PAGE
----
So the law was put in charge to lead us to Christ that we might be justified by faith. Galatians 3:24

I pray that you may be active in sharing your faith, so that you will have a full understanding of every good thing we have in Christ. Philemon 1:6

FRONT PAGE - here you will find the last 20 postings about recent conversations. Please pray for these people!


 9/15/2017                 CJ               about 40

Sitting outside the waste management company he manages, CJ was enjoying the cool breeze in the shade when a passing car pulled over on the opposite side of the road, and its driver got out and began to deliberately walk over to him.  CJ didn’t know him, but figured he must have something important on his mind if he was going so far out of his way to talk to him, so he waited to see what the man had to say.

 “How you doing – I’m on my way home from work and I’m in the habit of stopping somewhere along the way to ask at least one person an interesting question” he began.  “I get different responses from everyone, and would love to hear yours.”

CJ had no idea where this was going, so he just kind of nodded in a non-committal way.
The man continued - “I’ll just let you know the question – what do you think happens after we die?”

This got CJ thinking, and he told about his belief in reincarnation and that all religions are pretty much the same.  The man observed that CJ believes he has a spirit or soul, and he said that he believes the same thing – that he is a Christian that attends a church nearby and also believes there is more to each of us than just our physical bodies.  He went on to say that Christianity teaches that all people, regardless of their religion, have a conscience or moral compass that was given by God, and that all the major religions of the world are basically trying to resolve the fact that we violate our conscience and we need to be reconciled to our Creator.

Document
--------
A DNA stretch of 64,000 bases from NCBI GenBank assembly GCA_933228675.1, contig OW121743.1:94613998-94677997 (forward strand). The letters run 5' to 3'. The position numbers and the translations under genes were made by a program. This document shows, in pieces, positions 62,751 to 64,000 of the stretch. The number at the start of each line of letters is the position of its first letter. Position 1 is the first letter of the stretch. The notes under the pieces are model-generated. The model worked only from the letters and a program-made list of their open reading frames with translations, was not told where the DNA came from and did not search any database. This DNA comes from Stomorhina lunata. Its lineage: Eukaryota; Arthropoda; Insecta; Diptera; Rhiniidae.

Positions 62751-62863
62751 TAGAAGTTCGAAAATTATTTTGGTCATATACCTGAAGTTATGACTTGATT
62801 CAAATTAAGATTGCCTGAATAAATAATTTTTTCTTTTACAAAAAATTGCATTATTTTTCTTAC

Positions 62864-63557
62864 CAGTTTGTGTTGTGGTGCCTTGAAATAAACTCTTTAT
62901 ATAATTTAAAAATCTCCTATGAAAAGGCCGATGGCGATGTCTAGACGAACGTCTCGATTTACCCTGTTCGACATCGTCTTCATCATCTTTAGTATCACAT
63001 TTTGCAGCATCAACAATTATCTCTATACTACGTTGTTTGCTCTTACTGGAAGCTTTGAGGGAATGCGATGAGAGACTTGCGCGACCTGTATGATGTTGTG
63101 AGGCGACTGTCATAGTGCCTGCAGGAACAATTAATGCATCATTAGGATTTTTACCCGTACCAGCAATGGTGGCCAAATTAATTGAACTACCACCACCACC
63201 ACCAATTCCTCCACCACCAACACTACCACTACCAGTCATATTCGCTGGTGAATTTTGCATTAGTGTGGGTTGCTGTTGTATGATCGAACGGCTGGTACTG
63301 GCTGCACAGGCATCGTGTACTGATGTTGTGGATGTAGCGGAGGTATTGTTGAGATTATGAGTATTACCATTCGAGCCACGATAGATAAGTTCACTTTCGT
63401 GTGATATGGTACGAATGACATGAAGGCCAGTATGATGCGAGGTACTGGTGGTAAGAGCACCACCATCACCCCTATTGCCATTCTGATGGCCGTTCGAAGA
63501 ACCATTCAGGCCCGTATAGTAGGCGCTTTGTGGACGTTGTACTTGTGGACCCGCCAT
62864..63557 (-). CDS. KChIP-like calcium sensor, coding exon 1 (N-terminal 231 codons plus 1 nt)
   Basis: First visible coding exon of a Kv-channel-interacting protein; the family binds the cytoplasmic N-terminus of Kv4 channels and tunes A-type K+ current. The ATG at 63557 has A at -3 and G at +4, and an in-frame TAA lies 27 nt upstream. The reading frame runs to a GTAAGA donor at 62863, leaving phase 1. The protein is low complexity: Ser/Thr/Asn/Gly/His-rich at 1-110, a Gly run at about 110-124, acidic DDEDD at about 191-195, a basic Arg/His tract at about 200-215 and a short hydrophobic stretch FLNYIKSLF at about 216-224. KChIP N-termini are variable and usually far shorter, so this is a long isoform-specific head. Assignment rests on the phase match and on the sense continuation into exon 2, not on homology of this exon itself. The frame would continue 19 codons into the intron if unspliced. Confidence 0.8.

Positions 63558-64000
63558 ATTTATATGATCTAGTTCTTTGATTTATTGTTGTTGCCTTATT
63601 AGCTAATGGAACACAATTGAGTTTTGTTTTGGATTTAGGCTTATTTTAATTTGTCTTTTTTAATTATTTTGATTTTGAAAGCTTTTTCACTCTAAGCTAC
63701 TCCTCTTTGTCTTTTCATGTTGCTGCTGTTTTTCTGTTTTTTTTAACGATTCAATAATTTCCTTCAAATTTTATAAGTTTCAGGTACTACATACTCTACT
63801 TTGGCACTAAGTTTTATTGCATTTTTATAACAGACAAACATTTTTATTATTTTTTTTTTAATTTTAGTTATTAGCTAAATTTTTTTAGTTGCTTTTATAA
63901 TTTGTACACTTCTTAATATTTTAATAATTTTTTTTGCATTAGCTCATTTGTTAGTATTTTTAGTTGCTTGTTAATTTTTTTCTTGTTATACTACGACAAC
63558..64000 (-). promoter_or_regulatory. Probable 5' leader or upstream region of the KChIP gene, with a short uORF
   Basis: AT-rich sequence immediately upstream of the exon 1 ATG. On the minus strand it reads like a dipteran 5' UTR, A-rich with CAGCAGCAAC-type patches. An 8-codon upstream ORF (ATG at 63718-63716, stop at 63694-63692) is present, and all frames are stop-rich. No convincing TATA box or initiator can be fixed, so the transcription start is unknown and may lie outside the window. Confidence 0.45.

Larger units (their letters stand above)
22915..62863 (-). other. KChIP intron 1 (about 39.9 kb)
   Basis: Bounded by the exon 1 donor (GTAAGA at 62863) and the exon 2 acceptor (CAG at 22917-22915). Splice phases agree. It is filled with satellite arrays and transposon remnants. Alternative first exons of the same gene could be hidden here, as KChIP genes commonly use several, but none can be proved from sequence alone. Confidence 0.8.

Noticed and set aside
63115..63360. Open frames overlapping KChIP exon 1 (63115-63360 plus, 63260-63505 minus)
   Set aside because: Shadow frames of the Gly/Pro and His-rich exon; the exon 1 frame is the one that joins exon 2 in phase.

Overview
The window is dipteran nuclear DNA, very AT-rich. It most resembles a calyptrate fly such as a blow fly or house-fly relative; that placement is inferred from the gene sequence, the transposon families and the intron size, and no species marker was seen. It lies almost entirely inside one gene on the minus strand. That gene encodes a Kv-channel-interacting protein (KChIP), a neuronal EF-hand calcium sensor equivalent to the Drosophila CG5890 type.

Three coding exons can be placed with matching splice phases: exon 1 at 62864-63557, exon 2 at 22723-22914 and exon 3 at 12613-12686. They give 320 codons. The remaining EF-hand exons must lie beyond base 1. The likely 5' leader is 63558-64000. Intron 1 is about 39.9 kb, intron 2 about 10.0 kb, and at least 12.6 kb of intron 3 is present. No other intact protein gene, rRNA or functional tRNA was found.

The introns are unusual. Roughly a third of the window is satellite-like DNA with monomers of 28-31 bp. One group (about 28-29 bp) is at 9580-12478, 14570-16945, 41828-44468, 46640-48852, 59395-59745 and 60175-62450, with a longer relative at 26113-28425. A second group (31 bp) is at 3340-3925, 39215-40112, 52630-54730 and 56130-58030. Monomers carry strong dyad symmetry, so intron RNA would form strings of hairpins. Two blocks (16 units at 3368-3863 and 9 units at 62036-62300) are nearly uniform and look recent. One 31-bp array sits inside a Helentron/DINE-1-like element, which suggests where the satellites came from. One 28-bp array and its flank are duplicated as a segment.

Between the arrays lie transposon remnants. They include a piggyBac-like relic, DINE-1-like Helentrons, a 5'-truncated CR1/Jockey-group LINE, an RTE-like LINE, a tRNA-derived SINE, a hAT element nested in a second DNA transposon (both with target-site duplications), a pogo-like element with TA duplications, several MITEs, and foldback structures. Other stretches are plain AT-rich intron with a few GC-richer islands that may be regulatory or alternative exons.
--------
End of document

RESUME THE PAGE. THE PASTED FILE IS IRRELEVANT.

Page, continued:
CJ gave his belief that our good deeds need to cancel out our bad, and the man explained how we are morally bankrupt because the good we ought to do – the good deeds and actions that God rightfully expects from us – can’t “pay” for the bad things we ought not to do.  He explained how most religions teach we must ‘earn’ a better hereafter through our good deeds, but that the Bible teaches that we need a Savior.  Jesus took the punishment that we deserve and whoever puts their trust in him will not perish but can have a new relationship and new life with God.  

The two talked for some time, and CJ was reminded of many of the things he had learned as a child at his mother’s church but has long since neglected.  He thanked the man for the conversation and gladly took some additional reading materials to check out.

The man went home, rejoicing at the opportunity to share the good news that he sings about in church every Sunday.  This “opportunity” didn’t jump out at him or fall in his lap, but it happened when the Holy Spirit inspired him to be intentional about going out into the world to share the Gospel.


9/13/17             Hamas                     23

Do your beliefs stand up to scrutiny?  Are you willing to find out?

Fairly early in a conversation at the park with Hamas, a grad student from Saudi Arabia, I asked if he had ever questioned the faith he had been raised in.  He had, he explained, because he grew up as a Shia Muslim in a country that is predominantly Sunni.  He was taught Sunni beliefs and traditions at school, and came to doubt his own family’s beliefs until he began to swim against the current and put both beliefs to the test.  He explained some of the differences and why he ultimately sided with Shia Islam.